Sometimes this is true, but in reality, the complications are endless. What if…

  • A couple moves in and later has a baby?
  • The couple signs a lease and has an infant? 
  • The couple has a toddler? Is that different than a baby? When happens to the occupancy standard when they grow older?
  • The unit is big enough to accommodate more than two people per bedroom?

These are not easy questions to answer. We’ll need to turn to the courts for further guidance.


NMHC notes that in the case of Rhode Island Comm’n for Human Rights v. Graul, “The FHA trumps the Keating Memo when the Memo’s guidance would be unreasonable … because the third occupant was a baby infant.” 

This and other similar cases have established a common precedent: the Keating Memo can be used as a policy guide, but it is not enforceable as a liability rule. Courts will take in “a totality of circumstances” to determine whether the property manager’s occupancy rule counts as familial status discrimination.


Every decision you make will have to fall within the limits of fair housing laws. Therefore, in accordance with case law on occupancy standards, you need to be able to review your policies on a case-by-case basis.

As with everything that relates to fair housing laws, document exceptions to your rules. Include full details and reasons for your actions.


Rigid occupancy restrictions should be avoided, especially if the size of each unit varies within a housing complex. Consider:

  • Size and configuration of the units
  • Age of the additional occupants
  • State and local laws
  • Any unique circumstance of the residents

4. Laws around criminal record screening 

You should have a written and thoughtfully developed criminal screening policy. Tailor it to reflect legitimate concerns over convictions.

legitimate concern is one that relates to the interests of a housing provider. 

Related article: How to Prevent Fraud At Your Properties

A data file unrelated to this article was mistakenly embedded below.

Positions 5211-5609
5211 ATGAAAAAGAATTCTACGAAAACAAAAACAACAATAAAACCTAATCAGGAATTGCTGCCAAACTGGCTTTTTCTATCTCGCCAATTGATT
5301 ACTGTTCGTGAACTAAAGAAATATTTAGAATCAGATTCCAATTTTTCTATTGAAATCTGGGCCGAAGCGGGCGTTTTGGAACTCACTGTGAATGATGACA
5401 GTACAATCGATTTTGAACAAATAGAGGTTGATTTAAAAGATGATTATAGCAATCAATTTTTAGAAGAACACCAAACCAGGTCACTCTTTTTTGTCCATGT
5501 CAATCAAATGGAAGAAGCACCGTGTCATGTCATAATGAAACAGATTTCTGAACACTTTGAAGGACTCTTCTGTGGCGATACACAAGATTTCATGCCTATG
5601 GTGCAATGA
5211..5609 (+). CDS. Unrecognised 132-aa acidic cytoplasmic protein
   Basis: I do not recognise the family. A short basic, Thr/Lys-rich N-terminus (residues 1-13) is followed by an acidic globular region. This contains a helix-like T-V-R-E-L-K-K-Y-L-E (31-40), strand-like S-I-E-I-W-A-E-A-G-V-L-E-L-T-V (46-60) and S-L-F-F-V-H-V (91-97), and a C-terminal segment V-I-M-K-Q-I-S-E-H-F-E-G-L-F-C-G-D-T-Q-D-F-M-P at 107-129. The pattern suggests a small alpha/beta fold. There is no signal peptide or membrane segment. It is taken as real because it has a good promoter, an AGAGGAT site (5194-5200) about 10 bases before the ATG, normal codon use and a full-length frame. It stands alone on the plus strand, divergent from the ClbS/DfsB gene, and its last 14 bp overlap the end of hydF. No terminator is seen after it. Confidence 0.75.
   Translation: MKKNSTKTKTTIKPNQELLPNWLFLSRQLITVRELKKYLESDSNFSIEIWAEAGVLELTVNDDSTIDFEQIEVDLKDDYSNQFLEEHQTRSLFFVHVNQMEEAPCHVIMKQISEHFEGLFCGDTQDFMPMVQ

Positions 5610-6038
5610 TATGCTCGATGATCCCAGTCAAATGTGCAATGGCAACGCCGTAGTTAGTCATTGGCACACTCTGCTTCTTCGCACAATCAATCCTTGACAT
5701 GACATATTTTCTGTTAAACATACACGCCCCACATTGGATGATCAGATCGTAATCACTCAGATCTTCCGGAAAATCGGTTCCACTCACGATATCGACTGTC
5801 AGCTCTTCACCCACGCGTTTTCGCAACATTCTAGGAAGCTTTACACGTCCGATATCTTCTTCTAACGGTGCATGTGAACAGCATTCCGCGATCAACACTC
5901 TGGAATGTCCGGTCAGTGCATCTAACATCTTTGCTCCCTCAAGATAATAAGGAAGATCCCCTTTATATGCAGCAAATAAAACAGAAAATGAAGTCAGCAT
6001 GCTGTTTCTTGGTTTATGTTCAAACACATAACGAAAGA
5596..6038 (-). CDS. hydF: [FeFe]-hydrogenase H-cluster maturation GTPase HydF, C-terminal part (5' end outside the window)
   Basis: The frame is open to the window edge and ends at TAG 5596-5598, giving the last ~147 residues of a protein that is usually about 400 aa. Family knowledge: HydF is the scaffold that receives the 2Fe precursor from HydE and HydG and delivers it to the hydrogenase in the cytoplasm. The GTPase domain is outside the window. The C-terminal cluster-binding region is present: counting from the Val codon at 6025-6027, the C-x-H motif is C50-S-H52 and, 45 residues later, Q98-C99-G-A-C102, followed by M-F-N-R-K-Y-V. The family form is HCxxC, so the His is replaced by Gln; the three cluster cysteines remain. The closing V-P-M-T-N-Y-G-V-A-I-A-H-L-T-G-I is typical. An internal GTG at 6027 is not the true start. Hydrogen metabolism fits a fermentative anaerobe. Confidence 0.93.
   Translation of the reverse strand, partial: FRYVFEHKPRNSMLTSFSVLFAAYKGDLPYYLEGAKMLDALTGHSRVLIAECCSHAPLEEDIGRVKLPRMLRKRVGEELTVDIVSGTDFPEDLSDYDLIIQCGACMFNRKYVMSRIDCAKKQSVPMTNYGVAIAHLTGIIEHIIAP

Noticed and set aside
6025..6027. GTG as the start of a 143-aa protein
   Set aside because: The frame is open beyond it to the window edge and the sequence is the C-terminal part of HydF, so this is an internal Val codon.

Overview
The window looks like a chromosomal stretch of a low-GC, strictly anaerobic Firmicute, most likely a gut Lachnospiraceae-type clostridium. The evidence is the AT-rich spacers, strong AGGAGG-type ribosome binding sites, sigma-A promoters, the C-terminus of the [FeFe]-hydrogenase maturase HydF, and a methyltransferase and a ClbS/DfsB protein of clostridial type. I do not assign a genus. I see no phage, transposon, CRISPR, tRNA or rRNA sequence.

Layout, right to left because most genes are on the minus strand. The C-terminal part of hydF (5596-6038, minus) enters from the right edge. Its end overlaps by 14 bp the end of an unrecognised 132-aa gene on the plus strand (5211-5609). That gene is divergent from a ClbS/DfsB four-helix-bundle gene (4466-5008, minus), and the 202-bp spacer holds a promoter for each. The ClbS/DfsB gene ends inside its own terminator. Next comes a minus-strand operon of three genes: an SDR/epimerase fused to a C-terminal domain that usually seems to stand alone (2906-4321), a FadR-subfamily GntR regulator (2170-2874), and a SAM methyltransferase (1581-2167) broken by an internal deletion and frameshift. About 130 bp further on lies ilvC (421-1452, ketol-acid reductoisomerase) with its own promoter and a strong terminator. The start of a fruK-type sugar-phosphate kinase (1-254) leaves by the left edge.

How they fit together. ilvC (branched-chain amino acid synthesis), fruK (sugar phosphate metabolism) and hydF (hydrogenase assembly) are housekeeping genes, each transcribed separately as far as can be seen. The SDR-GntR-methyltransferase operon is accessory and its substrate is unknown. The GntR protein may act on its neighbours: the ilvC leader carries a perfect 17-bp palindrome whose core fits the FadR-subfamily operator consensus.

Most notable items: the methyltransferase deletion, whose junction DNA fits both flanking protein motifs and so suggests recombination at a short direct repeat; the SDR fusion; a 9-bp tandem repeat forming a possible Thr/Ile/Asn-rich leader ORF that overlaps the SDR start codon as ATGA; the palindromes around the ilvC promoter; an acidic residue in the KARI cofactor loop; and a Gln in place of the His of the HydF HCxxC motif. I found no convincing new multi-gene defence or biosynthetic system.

Conducting criminal background screenings might seem safe enough, but a policy of not renting to those with past criminal records could unfairly target minorities. Criminal records-based barriers to housing are more likely to affect minority apartment seekers. Every criminal record needs to be taken into context.

Remember, a blanket policy that denies tenancy to people simply because of a prior conviction could violate fair housing laws. (Yet another example of disparate impact.)


Here are some best practices for the resident screening process:

  • Write down justifications for your policy
  • Give greater weight to convictions that reflect specific housing concerns
  • Allow an individual the opportunity to provide evidence of rehabilitation if they are declined for residency 
  • Provide detailed training to staff to consistently apply the screening policy and understand justifications for it

5. Laws around eviction screening

Approach eviction screening as you would criminal record screening, as minorities are statistically more likely to be evicted. You want every denial to be for a specific, legitimate reason(s). 

Denial should not be related to prior discrimination based on race, religion, etc. Doing so, even unintentionally, could violate fair housing laws.

If you see an eviction in your applicant’s screening results, follow up with the landlord who evicted them.


Property management is as much art as it is science. You’ll have to navigate complex fair housing laws. These laws are often political in nature, and they change frequently. Play it safe and think about your long-term interests. Here are some tips from NAA on how to do just that:

  • Have clear, written policies so your entire team can follow them
  • Determine legitimate interests
  • No automatic conviction exclusions
  • Ignore arrests that did not lead to conviction
  • Apply policies equally and consistently
  • Narrowly tailor inquiries
  • Train staff on your policy as well as updates to fair housing laws

Property management software can help

Yardi Breeze and Yardi Breeze Premier include several tools to help you keep accurate records. The texting and email features will permanently store communications in the cloud, making them easy to access at all times. 

Breeze and Breeze Premier offer a unique notetaking tool, the Activity Feed, for special circumstances or events that don’t fit into other, predefined categories. You can use it to:

  • Set reminders for recurring tasks
  • Track tenants and transactions
  • Add payments to your calendar from the Activity Feed
  • Locate old notes quickly
  • Monitor requests related to natural disasterseconomic downturns or other unexpected situations


Please note that this article does not constitute or replace legal advice. We hope this information is helpful, and we encourage you to do more research. Consult an attorney for help on specific cases related to fair housing laws.